Living in isolation offers perhaps the best opportunity for mind control. Of course, it also takes a strong personality to wield such control over those around you. Robert “Bobby” Hale had such a strong personality, and he found the seclusion he needed to control and manipulate his growing family in Wrangell-St. Elias National Park in Alaska.
Hale, who evolved into “Papa Pilgrim,” thought that the National Park Service would be the perfect foil for him to continue manipulating not just his family but also the residents of small-town McCarthy, Alaska, the gateway to the park. In the end, though, his family, friends, and neighbors saw through the façade that he built around strict Christian ideals and backwoods isolation.
The story of Papa Pilgrim arrives in bookstores next month in a fascinating, and disturbing, book by Tom Kizzia. What makes Pilgrim’s Wilderness: A True Story Of Faith And Madness On The Alaska Frontier both fascinating and disturbing is the decades-long story of a man who seemingly is forced inward by his personal demons, who takes his family to the wilds of Alaska for seclusion, and who releases his demons on his family through abuse, both verbal and physical, and torment.
Both Ruby Ridge in 1992 and the siege at Waco in 1993, instances in which state and federal authorities clashed, fatally, with anti-government families and religious groups, cast undercurrents in the story. But while there are definite tensions between Papa Pilgrim and the Park Service, they never manifest to the degree of those at Ruby Ridge or Waco. In the end, many of those who initially sided with Papa Pilgrim in his rage against the Park Service realized how he had deceived them.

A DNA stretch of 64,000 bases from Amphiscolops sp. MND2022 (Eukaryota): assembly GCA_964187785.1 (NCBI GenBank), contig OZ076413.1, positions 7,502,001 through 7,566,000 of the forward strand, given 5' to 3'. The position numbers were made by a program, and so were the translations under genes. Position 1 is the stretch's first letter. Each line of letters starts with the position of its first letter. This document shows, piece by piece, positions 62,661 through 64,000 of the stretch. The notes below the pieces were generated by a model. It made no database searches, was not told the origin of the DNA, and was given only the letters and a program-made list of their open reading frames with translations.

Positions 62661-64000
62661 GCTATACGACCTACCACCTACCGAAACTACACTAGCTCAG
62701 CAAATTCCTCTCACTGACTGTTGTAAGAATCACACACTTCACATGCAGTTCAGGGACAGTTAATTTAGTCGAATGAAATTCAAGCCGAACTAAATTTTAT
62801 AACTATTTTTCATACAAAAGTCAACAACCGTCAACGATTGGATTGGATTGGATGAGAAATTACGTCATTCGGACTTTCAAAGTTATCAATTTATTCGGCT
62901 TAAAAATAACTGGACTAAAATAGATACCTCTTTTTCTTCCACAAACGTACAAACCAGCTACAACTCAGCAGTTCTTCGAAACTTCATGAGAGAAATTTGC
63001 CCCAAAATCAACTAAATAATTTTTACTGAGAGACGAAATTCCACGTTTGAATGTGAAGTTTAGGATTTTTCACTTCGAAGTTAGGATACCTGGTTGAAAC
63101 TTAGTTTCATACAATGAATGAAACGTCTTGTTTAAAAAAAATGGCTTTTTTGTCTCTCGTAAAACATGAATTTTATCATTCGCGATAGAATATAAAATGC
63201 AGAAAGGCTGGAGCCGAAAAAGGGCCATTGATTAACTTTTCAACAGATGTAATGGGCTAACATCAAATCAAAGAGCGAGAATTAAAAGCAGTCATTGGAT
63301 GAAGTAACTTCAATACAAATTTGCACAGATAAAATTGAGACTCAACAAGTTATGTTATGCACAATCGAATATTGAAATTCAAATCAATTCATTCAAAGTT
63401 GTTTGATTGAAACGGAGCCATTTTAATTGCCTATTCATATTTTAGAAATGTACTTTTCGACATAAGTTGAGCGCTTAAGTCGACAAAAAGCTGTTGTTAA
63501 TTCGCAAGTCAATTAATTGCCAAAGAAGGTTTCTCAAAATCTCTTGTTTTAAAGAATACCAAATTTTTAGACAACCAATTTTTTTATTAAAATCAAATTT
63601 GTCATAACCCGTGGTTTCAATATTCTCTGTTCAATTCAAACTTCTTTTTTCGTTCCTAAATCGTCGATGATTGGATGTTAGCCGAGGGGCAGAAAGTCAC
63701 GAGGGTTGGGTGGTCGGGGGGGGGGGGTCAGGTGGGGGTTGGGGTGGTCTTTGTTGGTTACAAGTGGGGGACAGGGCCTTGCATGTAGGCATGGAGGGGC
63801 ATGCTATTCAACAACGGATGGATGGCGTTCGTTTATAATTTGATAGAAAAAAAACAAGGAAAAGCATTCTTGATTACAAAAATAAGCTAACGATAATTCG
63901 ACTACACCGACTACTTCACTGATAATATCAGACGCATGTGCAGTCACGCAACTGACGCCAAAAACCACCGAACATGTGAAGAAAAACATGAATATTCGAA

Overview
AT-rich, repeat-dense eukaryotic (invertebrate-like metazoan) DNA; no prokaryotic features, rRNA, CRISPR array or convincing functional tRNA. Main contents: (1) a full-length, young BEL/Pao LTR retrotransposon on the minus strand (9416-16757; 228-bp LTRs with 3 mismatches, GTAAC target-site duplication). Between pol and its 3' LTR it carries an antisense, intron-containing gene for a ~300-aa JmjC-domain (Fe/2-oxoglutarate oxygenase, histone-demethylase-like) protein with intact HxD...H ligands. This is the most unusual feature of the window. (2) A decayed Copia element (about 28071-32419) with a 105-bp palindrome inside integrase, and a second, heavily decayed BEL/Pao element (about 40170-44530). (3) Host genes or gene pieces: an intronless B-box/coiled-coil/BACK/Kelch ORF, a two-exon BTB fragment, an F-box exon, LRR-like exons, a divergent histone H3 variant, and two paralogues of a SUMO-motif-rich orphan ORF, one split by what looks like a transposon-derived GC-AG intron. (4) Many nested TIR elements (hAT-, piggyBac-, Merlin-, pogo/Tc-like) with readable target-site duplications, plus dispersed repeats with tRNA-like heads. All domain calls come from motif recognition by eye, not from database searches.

Through numerous interviews and research going back to Mr. Hale’s boyhood days as the son of a rich Texas family, one whose first marriage ended quickly when his 16-year-old wife of 44 days purportedly was accidentally killed with a blast from a 20-gauge shotgun the two were struggling over, Mr. Kizzia lays bare an alarming story of how one man can brainwash his family under the guise of religion.
And it’s no small family, as Mr. Hale fathered 15 children and kept them in line by twisting the words of the Bible and with beatings administered via a leather thong.
We learn that Mr. Hale and his growing family first found seclusion in the mountains above Taos, New Mexico, where they lived as caretakers of sorts on land owned by actor Jack Nicholson, who fell in love with the area while filming Easy Rider. But when the locals became suspicious of their ways, the family set out in 1998 for Alaska, where Papa Pilgrim eventually figured they could blend further into the wilderness on a 403-acre inholding within Wrangell-St. Elias.
But that hoped-for seclusion slowly begin to vanish as the National Park Service began to investigate concerns that the family was illegally encroaching on park lands and had even bulldozed a road through the park. And they did, for 13 miles.
In a long screed in the local paper designed and intended no doubt to unite McCarthy residents against the Park Service, Papa Pilgrim railed against the state and federal governments over the issue of access to McCarthy and the park.
They will make their secret plans to clean house in a big sweep, through harassment, fraud, and deceit, as they strive for power and control. Once they get rid of us, then the roads will open up and become paved, bridges will be built, and fancy parking lots and motor home parks, where you’ll get arrested if you leave the designated walkway or park at the wrong angle with your car.
As much as Pilgrim's Wilderness is about one man and his flight from society, it also offers a glimpse into the ways some view the National Park Service, and the federal government in general.